1887

Letter to the Editor

    Authors: Elise N. Griswold1, Daniel J. Klionsky2
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    Affiliations: 1: Ypsilanti, MI, http://elisegriswold.blogspot.com; 2: Life Sciences Institute, University of Michigan, Ann Arbor, MI, klionsky@umich.edu
    AUTHOR AND ARTICLE INFORMATION AUTHOR AND ARTICLE INFORMATION
    • Published 01 May 2015
    • ©2015 Author(s). Published by the American Society for Microbiology.
    Source: J. Microbiol. Biol. Educ. May 2015 vol. 16 no. 1 5-5. doi:10.1128/jmbe.v16i1.910
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    Abstract:

    Often, when I describe the use of an active-learning approach (1–3), my colleagues ask what size class is appropriate for this format. One of us has used this method in a class of over 200 students, but we would use the same format no matter what the class size. We think active learning is better than lecturing even for very large classes; the details of how the class is run might have to vary (e.g., how groups are formed), but otherwise it would be the same. When thinking about the effectiveness—or lack thereof—of lecturing, especially in a very large class, an anecdote by the late Neil A. Campbell, the author of a very popular introductory biology textbook, comes to mind. To paraphrase, Neil was giving a lecture to a large class and became concerned because no one seemed to be following what he was saying. Then it occurred to him that the problem might be that no one could hear him, as he was not using a microphone. So, he paused, faced the class and asked, “Is there anyone who cannot hear what I am saying?” A young man at the very back of the room stood up and shouted back, “Yeah, I haven’t been able to hear a single thing you’ve said.” At that point, a young woman in the front row stood up, turned around and replied to her classmate, “I’ll trade places with you!”

References & Citations

1. Klionsky DJ1998A cooperative learning approach to teaching introductory biologyJ Coll Sci Teach275334338
2. Klionsky DJ2001Constructing knowledge in the lecture hallJ Coll Sci Teach314246251
3. Klionsky DJ2004Talking biology: teaching outside the textbook, and the lectureCell Biol Ed3420421110.1187/cbe.04-07-0055 http://dx.doi.org/10.1187/cbe.04-07-0055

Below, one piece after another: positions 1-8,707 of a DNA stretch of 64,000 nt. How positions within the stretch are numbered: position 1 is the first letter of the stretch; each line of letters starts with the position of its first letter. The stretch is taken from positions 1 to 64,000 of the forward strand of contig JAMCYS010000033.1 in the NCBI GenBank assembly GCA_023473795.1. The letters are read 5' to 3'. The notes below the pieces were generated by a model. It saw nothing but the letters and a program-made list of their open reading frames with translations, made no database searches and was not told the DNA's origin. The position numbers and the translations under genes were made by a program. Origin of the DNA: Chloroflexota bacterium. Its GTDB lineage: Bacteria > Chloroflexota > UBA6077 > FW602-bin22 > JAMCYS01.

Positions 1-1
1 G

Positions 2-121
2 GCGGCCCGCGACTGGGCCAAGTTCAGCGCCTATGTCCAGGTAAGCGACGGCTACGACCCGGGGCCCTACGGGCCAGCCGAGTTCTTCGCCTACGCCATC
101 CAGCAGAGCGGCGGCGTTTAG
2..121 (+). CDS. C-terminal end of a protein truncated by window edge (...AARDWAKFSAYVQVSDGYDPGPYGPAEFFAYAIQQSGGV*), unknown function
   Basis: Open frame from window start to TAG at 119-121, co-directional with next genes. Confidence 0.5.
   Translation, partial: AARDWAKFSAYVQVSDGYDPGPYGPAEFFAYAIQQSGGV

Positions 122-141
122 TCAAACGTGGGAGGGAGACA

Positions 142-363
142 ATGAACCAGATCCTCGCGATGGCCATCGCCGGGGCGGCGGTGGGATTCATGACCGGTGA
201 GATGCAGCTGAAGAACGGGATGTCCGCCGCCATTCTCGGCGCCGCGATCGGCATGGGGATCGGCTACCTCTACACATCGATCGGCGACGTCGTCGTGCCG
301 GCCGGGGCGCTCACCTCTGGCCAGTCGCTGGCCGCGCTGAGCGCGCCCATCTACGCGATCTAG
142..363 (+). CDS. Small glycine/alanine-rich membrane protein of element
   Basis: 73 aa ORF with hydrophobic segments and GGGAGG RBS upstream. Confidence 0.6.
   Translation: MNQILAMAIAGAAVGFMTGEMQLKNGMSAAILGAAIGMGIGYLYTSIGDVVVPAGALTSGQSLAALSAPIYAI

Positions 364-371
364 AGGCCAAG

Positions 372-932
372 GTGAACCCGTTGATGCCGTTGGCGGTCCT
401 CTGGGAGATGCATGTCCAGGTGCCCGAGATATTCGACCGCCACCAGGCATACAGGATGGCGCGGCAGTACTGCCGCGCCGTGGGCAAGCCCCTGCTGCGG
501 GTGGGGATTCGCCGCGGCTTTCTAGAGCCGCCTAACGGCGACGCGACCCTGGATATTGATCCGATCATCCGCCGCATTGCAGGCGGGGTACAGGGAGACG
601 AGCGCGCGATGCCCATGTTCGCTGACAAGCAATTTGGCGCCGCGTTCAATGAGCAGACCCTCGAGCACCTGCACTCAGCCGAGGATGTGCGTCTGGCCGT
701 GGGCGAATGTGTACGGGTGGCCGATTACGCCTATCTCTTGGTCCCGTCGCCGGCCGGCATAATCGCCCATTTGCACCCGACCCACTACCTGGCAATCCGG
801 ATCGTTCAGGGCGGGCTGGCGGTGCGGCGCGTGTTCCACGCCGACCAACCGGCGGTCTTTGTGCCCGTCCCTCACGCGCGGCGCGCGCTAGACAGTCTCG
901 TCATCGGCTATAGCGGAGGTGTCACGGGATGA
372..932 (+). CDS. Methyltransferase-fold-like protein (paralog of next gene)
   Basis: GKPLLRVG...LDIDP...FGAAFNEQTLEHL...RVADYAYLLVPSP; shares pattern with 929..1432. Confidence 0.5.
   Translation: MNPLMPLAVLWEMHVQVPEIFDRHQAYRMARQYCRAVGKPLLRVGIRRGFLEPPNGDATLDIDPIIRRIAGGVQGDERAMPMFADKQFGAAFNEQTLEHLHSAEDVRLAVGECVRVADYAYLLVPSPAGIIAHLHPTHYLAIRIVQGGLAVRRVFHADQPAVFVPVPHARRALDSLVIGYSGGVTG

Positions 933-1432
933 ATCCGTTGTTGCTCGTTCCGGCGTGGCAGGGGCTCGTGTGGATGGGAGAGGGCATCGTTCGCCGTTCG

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2015-05-01
2017-09-21

Abstract:

Often, when I describe the use of an active-learning approach (1–3), my colleagues ask what size class is appropriate for this format. One of us has used this method in a class of over 200 students, but we would use the same format no matter what the class size. We think active learning is better than lecturing even for very large classes; the details of how the class is run might have to vary (e.g., how groups are formed), but otherwise it would be the same. When thinking about the effectiveness—or lack thereof—of lecturing, especially in a very large class, an anecdote by the late Neil A. Campbell, the author of a very popular introductory biology textbook, comes to mind. To paraphrase, Neil was giving a lecture to a large class and became concerned because no one seemed to be following what he was saying. Then it occurred to him that the problem might be that no one could hear him, as he was not using a microphone. So, he paused, faced the class and asked, “Is there anyone who cannot hear what I am saying?” A young man at the very back of the room stood up and shouted back, “Yeah, I haven’t been able to hear a single thing you’ve said.” At that point, a young woman in the front row stood up, turned around and replied to her classmate, “I’ll trade places with you!”

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FIGURE 1.

How effective are lectures in the context of large, overcrowded classrooms?

Source: J. Microbiol. Biol. Educ. May 2015 vol. 16 no. 1 5-5. doi:10.1128/jmbe.v16i1.910
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